U.S. Sen. Todd Young told a group of Northeast Indiana regional economic representatives of small businesses Dec. 4 that he’s hoping the government will sign off on more COVID-19 relief by Christmas.
The Dec. 25 target is a possibility. According to media reports, Democratic House Speaker Nancy Pelosi sounded optimistic Dec. 4 and that she and Republican Senate Majority Leader Mitch McConnell were on the same wavelength to an agreement.
The Regional Chamber of Northeast Indiana’s membership includes 15 chambers of commerce and 11 local economic development organizations, along with the Northeast Indiana Regional Partnership and Northeast Indiana Works, who were invited to the event, said chamber president and CEO Bill Konyha.
Those in attendance were:
• John Sampson, president and CEO of Northeast Indiana Regional Partnership
• Anton King, executive director of DeKalb County Economic Development Partnership
• Colton Bickels, executive director of Adams County Economic Development Corporation
• Keith Gillenwater, president and CEO of Grow Wabash County
• Gary Gatman, executive director of Noble County Development Corp., who is a small-business owner with his wife.
• Craig Coshow, executive director of Decatur Chamber of Commerce
• Kristen Johnson, executive director of Kendallville Area Chamber of Commerce and a small-business owner
• John Urbahns, president and CEO of Greater Fort Wayne Inc.
• Rob Parker, president and CEO of the Kosciukso Chamber of Commerce and executive director of Community Development Corp.
Young said Washington remains “intently focused on the COVID relief.”
Legislators don’t want to continue to add to the nation’s debt but “we do want to respond,” he said. “I think the most fiscally irresponsible thing we could do is fail to assist our businesses, particularly the hardest hit businesses.”
Not only direct assistance such as the Paycheck Protection Plan-type is needed and his ReStart Act, bipartisan legislation for a new loan program to help small- and medium-sized businesses get liquidity with loan forgiveness on a sliding scale based on revenue loss, but also childcare assistance, opening schools safely during the pandemic and ensuring broadband internet is available, said Young, who sits on the U.S. Committee on Small Business & Entrepreneurship.
Hundreds of thousands of businesses nationwide have gone out of business because of COVID-19 and Young expects that to continue, especially in the hospitality and retail industries without much-needed assistance.
As of press time, a proposed $908 billion aid package still remained in limbo with Democrats wanting $150 billion for state and local governments, which Republicans opposed, and Democrats fighting against a GOP proposal to ban coronavirus-related lawsuits against corporations.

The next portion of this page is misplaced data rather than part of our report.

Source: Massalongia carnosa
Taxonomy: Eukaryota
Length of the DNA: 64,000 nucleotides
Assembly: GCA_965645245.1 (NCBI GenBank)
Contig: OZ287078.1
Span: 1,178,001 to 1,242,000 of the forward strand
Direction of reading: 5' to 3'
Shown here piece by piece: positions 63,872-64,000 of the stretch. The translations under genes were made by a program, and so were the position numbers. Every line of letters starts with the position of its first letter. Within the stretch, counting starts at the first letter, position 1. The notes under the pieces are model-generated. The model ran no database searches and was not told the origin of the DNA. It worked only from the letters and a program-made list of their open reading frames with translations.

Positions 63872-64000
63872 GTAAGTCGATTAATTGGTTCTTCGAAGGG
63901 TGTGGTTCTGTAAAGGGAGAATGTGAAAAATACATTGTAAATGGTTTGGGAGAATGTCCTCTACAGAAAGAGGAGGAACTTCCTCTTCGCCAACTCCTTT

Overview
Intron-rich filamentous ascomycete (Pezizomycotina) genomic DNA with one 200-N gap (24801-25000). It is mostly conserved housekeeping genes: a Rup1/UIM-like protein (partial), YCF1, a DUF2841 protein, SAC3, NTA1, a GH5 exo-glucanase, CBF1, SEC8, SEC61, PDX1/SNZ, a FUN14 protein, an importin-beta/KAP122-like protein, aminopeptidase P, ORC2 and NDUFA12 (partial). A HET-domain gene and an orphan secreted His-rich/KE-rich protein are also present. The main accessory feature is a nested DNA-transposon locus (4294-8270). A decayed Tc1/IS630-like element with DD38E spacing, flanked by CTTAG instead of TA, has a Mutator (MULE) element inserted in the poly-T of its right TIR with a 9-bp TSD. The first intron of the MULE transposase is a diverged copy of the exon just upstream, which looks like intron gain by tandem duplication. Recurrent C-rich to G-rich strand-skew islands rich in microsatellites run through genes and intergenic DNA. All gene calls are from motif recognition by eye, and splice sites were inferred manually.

Young doesn’t want to see a holdup as the pandemic rages and deaths continue to rise in the nation. “I remain open to compromise, but let’s not take a long time,” he said.
The regional chamber has found that the 26 school schools in the area struggled with distance learning because of the lack of broadband in many areas. Konyha asked that Young make sure that any infrastructure bill include money for expanding broadband, with Young calling increasing internet speed as “priority No. 1.”
“The digital divide is a real thing in this country, especially in low-income urban areas, in many of our rural communities; there are unserved areas in the state of Indiana when it comes to broadband, and we need to help address that,” he said.
Both the regional and state chambers have set high-speed broadband as legislative priorities. Young pledged his help on the federal level for the FCC to accurately map the underserved areas and is working on legislation to get the work funded.
Other help needed
Gatman of the Noble County Development Corp. that said while PPP loans and other programs helped small businesses with immediate cash relief, they need help to create websites to continue being profitable after the pandemic.
“If we keep the doors open for a few months but they’re not in a technology position in order to be able to compete in the new world, and a lot of our small business are underteched, they aren’t e-commercing, they aren’t involved in any kind of significant web or social media digital presence, so as I look at the kind of relief that a lot of our small businesses need, they need help keeping the doors open but on the back side of this, when things get back to normal, many of them are going to perish if they haven’t evolved into the new world of commerce.”
As the region looks to attract 1 million residents to provide an influx of workers to offset the retiring baby boomers, communities find themselves struggling to provide enough housing for these new potential workers, John Sampson of the Regional Partnership said.
“They got people that want to live in the communities in which they work and they can’t find adequate housing,” he said.
When tax rates were lowered, the low-income tax credit became less valuable, and much-needed housing stock isn’t keeping up. He hopes by year-end to make the tax credit “more generous.” He’d like to see prefab housing in federal plans, with Indiana being a major manufacturer, and therefore, a beneficiary.
Turning U.S. 30 into a freeway to move goods through the 11 counties in the region, which has the highest concentration of manufacturing in the country, is another priority, Sampson said.
Young sees the U.S. 30 conversion as a priority as he works with the state on infrastructure.
He’s getting ready to submit an application to the National Science Foundation to get the region considered for a tech hub, which might be advanced manufacturing, advanced biology or robotics.